From The Guardian:


… there’s one demographic group that, notably, isn’t touring open houses or scouring online listings in search of their new homes. No prizes for guessing which one.

Yes, far from buying new homes, millennials increasingly aren’t even renting. The proportion of this demographic – aged around 18 to 35 – who end up living with their parents has been on the rise steadily since the Great Recession, peaking at about 36%, according to the Pew Research Center.

Now, for the first time in 130 years, living with your parents has become the most common living arrangement for young men and women aged 18 to 34, Pew reported this week. …

Even if they didn’t have student loans to deal with, the affordability problem remains. In those markets where prices have soared, making buying a home problematic even for millennials’ older and more solvent peers, buying even a closet is simply out of the question. Apartment List, an online rental marketplace, ran some numbers and calculated that it would take an average of a decade for millennials to come up with the required 20% down payment to buy a home in the dozen or so most in-demand urban locales. …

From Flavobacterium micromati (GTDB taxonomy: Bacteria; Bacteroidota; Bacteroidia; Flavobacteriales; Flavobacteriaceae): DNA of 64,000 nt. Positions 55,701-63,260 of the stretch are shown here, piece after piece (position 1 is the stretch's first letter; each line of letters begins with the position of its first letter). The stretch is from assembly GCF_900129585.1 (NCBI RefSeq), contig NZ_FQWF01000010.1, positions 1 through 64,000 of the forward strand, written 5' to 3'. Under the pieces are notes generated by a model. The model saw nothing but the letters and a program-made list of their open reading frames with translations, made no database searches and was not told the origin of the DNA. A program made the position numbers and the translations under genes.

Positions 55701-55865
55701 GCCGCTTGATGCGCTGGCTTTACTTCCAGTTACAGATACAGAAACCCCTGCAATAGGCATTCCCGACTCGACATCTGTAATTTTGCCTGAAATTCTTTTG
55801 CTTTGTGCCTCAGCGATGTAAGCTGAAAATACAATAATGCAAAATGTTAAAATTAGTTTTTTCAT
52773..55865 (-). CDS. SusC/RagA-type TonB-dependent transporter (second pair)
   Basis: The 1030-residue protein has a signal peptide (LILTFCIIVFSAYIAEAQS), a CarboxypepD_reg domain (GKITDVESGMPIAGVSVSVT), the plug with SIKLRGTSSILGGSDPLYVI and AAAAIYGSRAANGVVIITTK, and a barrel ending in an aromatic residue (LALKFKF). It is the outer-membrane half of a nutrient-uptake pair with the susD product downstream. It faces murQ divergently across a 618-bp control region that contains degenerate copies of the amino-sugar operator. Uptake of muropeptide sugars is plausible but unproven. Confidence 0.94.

It’s no surprise that the cities with the biggest affordability problem have been those to see the biggest boom in “adult dorms”, or “co-living” projects, in which residents have their own small rooms (sometimes shared) and then large, common spaces, such as kitchens and living rooms. Think of a cooler, millennial version of Friends. …

And what if – gasp – they decide they actually like their current living arrangements and choose to find a way to remain in them, even when their economic position becomes less strained? This is, after all, the generation turning out in droves to support Sanders, and refusing to accept the political status quo. Why accept the economic status quo?

Before you say, pshaw, it will never happen, stop and think. It already has, about four decades ago, when baby boomers – the last generation of this size – took both the political and the economic status quo, turned it on its head and shook it. The catalyst for what is happening today is quite different – an economic crisis rather than a war – but it’s far from impossible that the combination of political and economic stressors could end up creating radically new rules of the road.

Full article here.